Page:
The Ibero-American Summit held in Andorra has a clear objective, to try to solve the mismanagement of Latin America by the COVID-19

Health crisis in Latin America becomes focus of discussion at Ibero-American Summit

AFP/LIONEL BONAVENTURE - King Felipe VI of Spain, Portuguese President Marcelo Rebelo de Sousa, French President's representative Patrick Strzoda, Guatemalan President Alejandro Giammattei, Spanish Prime Minister Pedro Sanchez and Andorra's head of government Xavier Espot pose for a photo during the opening ceremony of the XXVII Ibero-American Summit in Soldeu, Andorra, April 20, 2021.

The mechanisms for distributing vaccines in the Latin American region have become the first point of discussion on the agenda of the Ibero-American Summit, as well as what measures should be applied to retain the virus in the region and how an economic recovery can be established.  The Summit was inaugurated on Tuesday evening, with the participation of King Felipe VI, who demanded a "robust, fair and sustainable" solution to the crisis caused by COVID-19 and spoke about how Spain must play an important role in helping in the economic recovery; "it must serve as a basis for overcoming the current crisis soon, in the most robust, fair and sustainable way possible", said the head of state at the Congress Centre in Andorra la Vella. 

It should be remembered that this Ibero-American Summit was scheduled for November last year, but had to be postponed due to the world situation. Of the 22 countries invited, only five heads of state were able to attend in person, the representatives of the three peninsular countries, Portugal, Spain and the host Andorra, as well as Guatemala and the Dominican Republic, who will host the summit in future editions, the rest of the presidents participating virtually. The president of Brazil, Jair Bolsonaro, refused to participate in the forum and it is not yet known whether the Mexican president, Andrés Manuel López Obrador, and the Paraguayan president, Mario Abdo Benítez, will take part. The summit is not only attended by politicians, but also by a good representation of private industry, entrepreneurs and trade unions.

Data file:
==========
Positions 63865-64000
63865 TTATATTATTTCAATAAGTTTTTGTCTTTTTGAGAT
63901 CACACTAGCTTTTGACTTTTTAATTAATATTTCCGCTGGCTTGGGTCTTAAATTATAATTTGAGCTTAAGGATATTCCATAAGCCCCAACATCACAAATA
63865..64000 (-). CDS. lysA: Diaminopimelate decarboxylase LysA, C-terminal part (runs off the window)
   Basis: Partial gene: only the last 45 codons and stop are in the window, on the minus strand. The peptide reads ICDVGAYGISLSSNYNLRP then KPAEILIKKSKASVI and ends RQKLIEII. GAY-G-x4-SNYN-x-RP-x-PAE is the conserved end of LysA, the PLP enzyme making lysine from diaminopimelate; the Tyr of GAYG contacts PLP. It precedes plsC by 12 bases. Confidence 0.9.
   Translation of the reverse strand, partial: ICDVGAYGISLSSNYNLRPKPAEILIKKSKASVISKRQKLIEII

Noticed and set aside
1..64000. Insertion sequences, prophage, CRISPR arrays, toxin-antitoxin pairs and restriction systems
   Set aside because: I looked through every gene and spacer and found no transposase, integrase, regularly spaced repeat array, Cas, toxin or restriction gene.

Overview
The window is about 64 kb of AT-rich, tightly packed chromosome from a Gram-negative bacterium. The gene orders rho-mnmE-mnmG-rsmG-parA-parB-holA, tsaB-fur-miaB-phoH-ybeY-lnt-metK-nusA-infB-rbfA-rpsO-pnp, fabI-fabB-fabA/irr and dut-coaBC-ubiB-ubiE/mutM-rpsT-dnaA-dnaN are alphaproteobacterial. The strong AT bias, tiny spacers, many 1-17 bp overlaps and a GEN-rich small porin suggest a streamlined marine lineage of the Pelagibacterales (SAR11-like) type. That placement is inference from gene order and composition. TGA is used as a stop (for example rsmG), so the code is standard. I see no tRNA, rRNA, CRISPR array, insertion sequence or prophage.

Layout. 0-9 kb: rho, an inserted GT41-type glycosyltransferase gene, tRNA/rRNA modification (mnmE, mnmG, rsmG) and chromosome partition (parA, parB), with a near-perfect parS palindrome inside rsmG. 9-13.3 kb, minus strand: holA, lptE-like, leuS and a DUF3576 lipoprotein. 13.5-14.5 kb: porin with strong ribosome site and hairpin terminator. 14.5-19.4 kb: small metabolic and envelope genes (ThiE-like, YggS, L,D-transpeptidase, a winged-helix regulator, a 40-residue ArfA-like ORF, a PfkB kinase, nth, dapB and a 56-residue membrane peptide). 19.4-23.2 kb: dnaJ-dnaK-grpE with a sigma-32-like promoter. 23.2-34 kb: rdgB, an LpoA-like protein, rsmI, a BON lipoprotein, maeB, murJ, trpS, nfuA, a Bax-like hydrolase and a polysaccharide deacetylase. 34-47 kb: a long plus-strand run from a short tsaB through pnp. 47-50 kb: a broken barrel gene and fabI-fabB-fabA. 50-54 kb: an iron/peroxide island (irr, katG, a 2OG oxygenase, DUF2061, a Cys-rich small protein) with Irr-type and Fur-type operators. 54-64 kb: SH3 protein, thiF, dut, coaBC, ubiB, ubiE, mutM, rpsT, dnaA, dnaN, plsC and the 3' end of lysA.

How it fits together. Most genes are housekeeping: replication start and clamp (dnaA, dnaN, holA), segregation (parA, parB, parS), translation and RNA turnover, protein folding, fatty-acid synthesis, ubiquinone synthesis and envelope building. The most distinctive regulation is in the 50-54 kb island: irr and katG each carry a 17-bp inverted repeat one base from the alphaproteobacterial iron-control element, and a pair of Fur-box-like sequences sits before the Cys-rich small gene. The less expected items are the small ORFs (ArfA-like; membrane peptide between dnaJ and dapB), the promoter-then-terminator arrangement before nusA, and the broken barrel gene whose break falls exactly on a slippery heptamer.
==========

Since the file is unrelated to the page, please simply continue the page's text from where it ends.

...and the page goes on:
El presidente del Gobierno español, Pedro Sánchez, a la izquierda, habla con el rey Felipe de España durante la cumbre de líderes latinoamericanos en Andorra la Valla en Andorra, el martes 20 de abril de 2021 PHOTO/BALLESTEROS via AP

The Spanish Prime Minister, Pedro Sánchez, pledged to make several vaccines available to Latin American countries, in coordination with the European Union, when possible. In this way, Spain wants to return to being the link between Europe and Latin America, in order to be one of the sources of income for the countries in the region, and to help the States to deal with the health and economic crisis, remembering that Latin America represents 8% of the world's population and has registered 29% of deaths from AIDS-19 since the pandemic began. "They have put the general interest and a short- and medium-term vision before any other consideration....... we are already at the beginning of the end and, of course, the State as a whole is going to help its companies and its workers to withstand this last stretch of the pandemic," said the President of the Spanish Government. Sánchez referred to the implementation of strong international trade between the old continent and the countries of the Ibero-American region: "Europe and the Ibero-American community have a great deal to do over the next few years to consolidate free trade agreements between the regional blocs that are present here".

El copríncipe de Andorra y obispo de Urgell, Joan-Enric Vives Sicilia I, el presidente de la República Dominicana, Luis Abinader, y el jefe de Gobierno de Andorra, Xavier Espot, pasan revista a una guardia de honor durante la llegada de los jefes de Estado a la XXVII Cumbre Iberoamericana en Andorra la Vella, el 20 de abril de 2021 AFP/LIONEL BONAVENTURE

The heads of state of Guatemala and the Dominican Republic criticised the Covax mechanism as a distributor of vaccines. Vaccine production has been too small for global demand; in Latin America most of these vaccines have been divided between Argentina, Brazil, Chile and Mexico. Luis Abinader, the Dominican president, expressed his frustration, calling it a "lack of solidarity" from the European Union and developed countries regarding access to vaccines. "One issue that we must address at this summit, and later among our countries, is that from this pandemic crisis we cannot move on to a financial crisis, a financial crisis that could destabilise many of our countries socially," said President Abinader.

El copríncipe de Andorra y obispo de Urgell, Joan-Enric Vives Sicilia I, el presidente de Guatemala, Alejandro Giammattei, y el jefe de Gobierno de Andorra, Xavier Espot, posan durante la llegada de los jefes de Estado a la XXVII Cumbre Iberoamericana en Andorra la Vella, el 20 de abril de 2021 AFP/LIONEL BONAVENTURE

The Guatemalan president also expressed his rejection of the system, "the Covax system has been a failure, I have said it myself, protesting against this irresponsibility, where a small group of countries have all the vaccines and the vast majority of us do not have access". Most of the countries in the Latin American region have bilateral agreements with some pharmaceutical companies, but it is estimated that most of the doses will be delivered through donations from international organisations to the poorest countries, where it is expected that they will be able to immunise their entire population by 2023.  

Latin America Coordinator: José Antonio Sierra.